“The program helps market the neediest of animals in the neediest of areas, and as a result they are making a huge difference in Virginia,” says Makena Yarbrough, senior director of national programs. “The work is targeted, strategic and organized in a way that makes it one of the most efficient and impactful programs that I’ve seen in terms of lifesaving.”

[Big orange tabby cat from Los Angeles charms adopter in Texas, road trips home.]

Tabasco the dog in the back seat of a car

Program helps one family say yes to joy

For rescue groups and shelters in the state, the program has been a literal lifesaver, too. “I cannot tell you what a huge help the High Five program has been to Wise County Animal Rescue Coalition (WCARC) and the Wise County Animal Shelter (WCAS),” says Tammy Vanover Dotson, WCAS’s volunteer rescue coordinator and president of WCARC. “We regularly transport our animals to Homeward Trails Animal Rescue (HTAR) in Fairfax Station. Without the financial help, there is no way we could afford to transport (animals) once or twice a week to a meeting point in Staunton, which is 524 miles, round trip.”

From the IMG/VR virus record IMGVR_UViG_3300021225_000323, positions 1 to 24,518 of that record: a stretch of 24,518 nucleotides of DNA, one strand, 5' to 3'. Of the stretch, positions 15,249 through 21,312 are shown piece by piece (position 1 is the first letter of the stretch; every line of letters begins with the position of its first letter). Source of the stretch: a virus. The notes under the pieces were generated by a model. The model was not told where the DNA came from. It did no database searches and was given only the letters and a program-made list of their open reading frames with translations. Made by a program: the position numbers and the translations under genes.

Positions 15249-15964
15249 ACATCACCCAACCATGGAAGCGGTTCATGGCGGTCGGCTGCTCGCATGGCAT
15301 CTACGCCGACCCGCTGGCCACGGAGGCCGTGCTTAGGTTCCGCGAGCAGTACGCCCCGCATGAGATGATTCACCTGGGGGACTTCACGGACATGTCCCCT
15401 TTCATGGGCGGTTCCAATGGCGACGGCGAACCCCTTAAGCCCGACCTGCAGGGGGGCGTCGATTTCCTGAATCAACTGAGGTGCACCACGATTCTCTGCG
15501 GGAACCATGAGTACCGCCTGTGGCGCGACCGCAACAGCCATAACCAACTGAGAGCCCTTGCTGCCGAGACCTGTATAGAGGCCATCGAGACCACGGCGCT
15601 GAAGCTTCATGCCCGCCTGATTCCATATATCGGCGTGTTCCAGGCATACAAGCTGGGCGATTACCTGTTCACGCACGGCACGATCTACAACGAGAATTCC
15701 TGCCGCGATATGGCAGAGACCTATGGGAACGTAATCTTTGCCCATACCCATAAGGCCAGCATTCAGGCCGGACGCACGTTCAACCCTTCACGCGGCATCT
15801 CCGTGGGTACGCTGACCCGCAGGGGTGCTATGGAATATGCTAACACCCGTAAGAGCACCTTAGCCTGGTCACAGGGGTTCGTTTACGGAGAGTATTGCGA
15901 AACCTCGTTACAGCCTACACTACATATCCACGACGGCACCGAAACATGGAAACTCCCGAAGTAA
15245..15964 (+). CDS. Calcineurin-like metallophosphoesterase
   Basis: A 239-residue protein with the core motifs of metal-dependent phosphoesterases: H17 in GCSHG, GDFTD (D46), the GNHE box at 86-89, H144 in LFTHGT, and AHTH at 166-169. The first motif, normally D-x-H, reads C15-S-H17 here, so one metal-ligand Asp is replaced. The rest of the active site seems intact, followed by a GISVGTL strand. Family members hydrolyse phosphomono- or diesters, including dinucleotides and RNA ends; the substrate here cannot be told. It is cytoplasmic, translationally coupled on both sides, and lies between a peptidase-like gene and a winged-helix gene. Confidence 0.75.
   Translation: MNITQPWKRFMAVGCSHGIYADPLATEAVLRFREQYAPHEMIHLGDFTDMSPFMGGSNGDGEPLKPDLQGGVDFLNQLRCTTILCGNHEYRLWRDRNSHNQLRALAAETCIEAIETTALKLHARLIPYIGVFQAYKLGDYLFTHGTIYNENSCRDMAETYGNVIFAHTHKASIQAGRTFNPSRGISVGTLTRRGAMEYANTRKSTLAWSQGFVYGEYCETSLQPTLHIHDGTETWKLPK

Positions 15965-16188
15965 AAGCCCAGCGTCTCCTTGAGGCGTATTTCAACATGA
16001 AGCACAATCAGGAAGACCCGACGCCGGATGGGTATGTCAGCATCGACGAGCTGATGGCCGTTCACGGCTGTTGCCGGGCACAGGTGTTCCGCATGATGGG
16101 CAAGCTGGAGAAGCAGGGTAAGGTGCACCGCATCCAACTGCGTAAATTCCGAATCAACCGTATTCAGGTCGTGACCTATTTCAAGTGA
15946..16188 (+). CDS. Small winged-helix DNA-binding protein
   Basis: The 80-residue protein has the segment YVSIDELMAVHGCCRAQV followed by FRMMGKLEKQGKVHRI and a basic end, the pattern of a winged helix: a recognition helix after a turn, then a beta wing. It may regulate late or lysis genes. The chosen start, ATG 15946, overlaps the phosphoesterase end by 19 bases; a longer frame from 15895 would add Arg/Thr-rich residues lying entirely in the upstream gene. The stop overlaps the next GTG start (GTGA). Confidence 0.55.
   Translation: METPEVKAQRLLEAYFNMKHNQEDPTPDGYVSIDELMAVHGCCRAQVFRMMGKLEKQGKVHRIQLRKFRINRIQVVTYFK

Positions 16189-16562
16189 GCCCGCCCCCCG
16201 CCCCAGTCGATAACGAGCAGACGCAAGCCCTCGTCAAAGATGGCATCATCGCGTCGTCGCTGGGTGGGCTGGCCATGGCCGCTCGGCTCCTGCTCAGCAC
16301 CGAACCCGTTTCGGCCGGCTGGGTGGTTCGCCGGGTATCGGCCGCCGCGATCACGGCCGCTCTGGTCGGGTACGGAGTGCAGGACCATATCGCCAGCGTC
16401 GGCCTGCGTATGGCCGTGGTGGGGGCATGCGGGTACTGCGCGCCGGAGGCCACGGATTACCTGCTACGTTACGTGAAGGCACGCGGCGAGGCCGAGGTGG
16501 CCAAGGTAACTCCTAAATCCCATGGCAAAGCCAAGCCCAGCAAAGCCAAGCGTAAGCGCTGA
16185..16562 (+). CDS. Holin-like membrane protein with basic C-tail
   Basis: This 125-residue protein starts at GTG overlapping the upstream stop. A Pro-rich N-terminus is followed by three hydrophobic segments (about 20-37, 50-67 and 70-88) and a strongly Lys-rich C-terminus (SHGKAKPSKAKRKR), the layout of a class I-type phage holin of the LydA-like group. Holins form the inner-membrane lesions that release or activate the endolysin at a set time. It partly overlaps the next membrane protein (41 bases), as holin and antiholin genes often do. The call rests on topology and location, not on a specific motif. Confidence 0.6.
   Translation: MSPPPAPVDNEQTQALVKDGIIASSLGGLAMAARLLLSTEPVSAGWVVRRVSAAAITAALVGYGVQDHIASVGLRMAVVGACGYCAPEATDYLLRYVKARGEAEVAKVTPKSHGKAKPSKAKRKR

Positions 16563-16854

The program enabled a speckly mixed-breed girl puppy named Sunny to make 2020 just a little bit brighter for one family.

Sunny the speckled puppy with two different colored eyes

“She was one in a litter of puppies found in the road, who we transported from WCAS and put into foster homes,” says Lauren Tavar, senior adoption coordinator for HTAR. “Before long, they were adopted into their new homes, and the adopters all still keep in touch with us.” That includes the adopters of lucky Sunny, who when they first met so overwhelmed the daughter of her new family that the moment was memorialized in this sweet video.